Update on the imperfect Christmas Eve quiche: it was a hit! It drew comments like “This is the best quiche I’ve ever eaten” and “Did you go to cooking school?” So despite the pastry hiccup, I won’t be tossing out my standard quiche formula.
Christmas morning was lovely, and I now have a stack of new non-school related books to read.
I’m already halfway through Sheila Heti’s How Should a Person Be? and it’s knocking my socks off.
I haven’t made stuffed pasta in a while. Before we’d made a habit of going out for dinner on Christmas, or spending Christmas Day with my father’s family, we had a “stuffed pasta” Christmas tradition. This began on our second Christmas together, when we took a trip to New York and stayed at the apartment of some friends who were away. I didn’t feel like seeking out specific ingredients in unfamiliar grocery stores, or spending a lot of time cooking in an unfamiliar kitchen. We went to Whole Foods (or was it Zabar’s? Can’t remember…) and scrounged around for something easy and delicious, and came across some fresh-made pumpkin-stuffed ravioli. I don’t think either of us had ever eaten pumpkin ravioli. It sounded amazing, and, doused in a packet of fresh-made roasted-red-pepper sauce, it was.
Our next Christmas, I tried making squash-stuffed ravioli myself. I invented the filling recipe on the fly, and it turned out much too sweet and didn’t work at all with the bottle of pesto we dumped on it. I gave up. For a few years, we just bought stuffed pasta at the supermarket so I didn’t have to bother with cooking on Christmas.
This year, though, I was determined that we would have a real home-cooked Christmas dinner that I would make from start to finish in our new kitchen.
I should have photo-documented the process of making the squash ravioli, but I was too absorbed in what I was doing to bother with taking pictures. I had made the filling a few days before with chopped pecans, chopped sage and puree of roasted butternut squash. (The recipe I was sort of following called for maple syrup, but I had learned my too-sweet lesson.)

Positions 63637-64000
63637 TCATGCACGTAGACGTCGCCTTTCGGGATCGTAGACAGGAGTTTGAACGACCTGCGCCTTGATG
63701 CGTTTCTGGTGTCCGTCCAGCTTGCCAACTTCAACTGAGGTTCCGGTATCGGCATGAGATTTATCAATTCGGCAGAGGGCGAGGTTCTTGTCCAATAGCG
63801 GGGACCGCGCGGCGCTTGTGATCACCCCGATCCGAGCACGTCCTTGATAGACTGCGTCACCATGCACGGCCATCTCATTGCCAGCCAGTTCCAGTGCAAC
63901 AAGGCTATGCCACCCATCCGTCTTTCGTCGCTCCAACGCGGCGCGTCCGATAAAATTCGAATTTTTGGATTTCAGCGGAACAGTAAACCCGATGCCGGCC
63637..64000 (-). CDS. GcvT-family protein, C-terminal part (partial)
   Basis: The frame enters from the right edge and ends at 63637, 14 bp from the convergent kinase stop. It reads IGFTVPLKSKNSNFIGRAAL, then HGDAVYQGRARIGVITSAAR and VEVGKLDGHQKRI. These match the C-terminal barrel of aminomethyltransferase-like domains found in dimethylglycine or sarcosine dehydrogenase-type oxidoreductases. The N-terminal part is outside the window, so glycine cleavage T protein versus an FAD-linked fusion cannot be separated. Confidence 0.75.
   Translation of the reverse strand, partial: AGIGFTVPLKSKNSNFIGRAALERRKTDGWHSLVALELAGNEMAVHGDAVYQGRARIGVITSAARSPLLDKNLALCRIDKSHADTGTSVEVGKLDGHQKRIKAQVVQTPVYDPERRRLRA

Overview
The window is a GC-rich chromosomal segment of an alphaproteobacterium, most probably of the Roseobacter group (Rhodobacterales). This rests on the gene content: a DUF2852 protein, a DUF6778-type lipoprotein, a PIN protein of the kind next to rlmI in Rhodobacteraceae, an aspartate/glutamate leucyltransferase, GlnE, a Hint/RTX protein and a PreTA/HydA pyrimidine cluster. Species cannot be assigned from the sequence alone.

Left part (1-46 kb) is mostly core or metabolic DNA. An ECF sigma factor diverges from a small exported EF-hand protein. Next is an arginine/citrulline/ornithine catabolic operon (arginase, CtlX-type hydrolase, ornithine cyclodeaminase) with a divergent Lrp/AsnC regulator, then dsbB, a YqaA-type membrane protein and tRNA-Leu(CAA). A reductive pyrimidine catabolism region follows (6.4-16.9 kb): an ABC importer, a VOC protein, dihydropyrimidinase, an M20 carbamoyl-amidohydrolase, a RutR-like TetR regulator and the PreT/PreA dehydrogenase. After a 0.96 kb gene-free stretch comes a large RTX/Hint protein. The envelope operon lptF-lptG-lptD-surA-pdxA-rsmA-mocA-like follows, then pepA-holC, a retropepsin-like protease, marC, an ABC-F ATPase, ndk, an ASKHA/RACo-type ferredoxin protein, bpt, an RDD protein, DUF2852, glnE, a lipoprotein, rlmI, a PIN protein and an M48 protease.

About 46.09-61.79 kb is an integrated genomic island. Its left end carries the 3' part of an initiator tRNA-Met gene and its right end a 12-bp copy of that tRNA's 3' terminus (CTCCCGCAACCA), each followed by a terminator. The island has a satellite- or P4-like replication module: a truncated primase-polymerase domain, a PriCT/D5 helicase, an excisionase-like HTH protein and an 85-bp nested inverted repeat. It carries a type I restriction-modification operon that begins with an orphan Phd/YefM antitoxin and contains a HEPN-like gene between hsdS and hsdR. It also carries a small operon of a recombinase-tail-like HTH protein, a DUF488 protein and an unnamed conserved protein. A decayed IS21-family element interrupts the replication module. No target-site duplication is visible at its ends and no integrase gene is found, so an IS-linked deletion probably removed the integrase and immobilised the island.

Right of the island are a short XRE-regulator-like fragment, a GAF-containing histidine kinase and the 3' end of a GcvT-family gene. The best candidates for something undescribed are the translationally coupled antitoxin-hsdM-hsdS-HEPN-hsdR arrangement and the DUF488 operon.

Yesterday I made the pasta, by tweaking a recipe that came with my KitchenAid pasta rollers. Their “light wheat pasta” recipe calls for 2 1/2 cups of whole wheat flour, one cup of white flour, 4 eggs, a couple of tablespoons of water and 1/2 tsp of salt. I reversed the proportions of white and whole wheat, as the ww flour I used was a coarse integral bread flour and I didn’t want the pasta to be too heavy.
I tried to shape the pasta by following these instructions from Apartment Therapy’s The Kitchn, but I couldn’t get the technique; the squash stuffing kept spilling out the sides of the ravioli. I finally made it work by applying dabs of stuffing instead of a line, but I’m going to try this method again and see if I can master it, because the agnoletti in the pictures look so pretty.
Our lovely friend arrived at around 4, bearing TOO MANY COOKIES, (mmmmm, just had some for breakfast…), toys for the cats (Cat A was having an off day, so it was helpful to have something to entertain him), and wine. We started with the mushroom soup that I made on Friday – it was declared a winner – and when that was done, I simmered the ravioli and made the sage brown butter.
I melted about 1/3 cup of unsalted butter with a dash of truffle oil in a pot, and then threw in a big pinch of fleur de sel and a handful of chopped sage leaves. The sage crisped up nicely, but the milk solids browned in the butter while the liquid didn’t brown sufficiently. I’m not sure why that would be, but I threw it all together in the pasta pot anyway and slapped it on the plates.
It was, if I may say so, completely delectable. The pasta was just firm enough, the filling was savoury and sweet but not too sweet, and the butter sauce had a lovely rich truffle-and-sage flavour.
We had a lovely evening full of wine and chat. I’m happy to report that although Cat A continued to seem out of sorts, he appears much better this morning and has been chasing his new toys all around the house. And, special bonus – it looks like the lipstick plant is starting to bloom!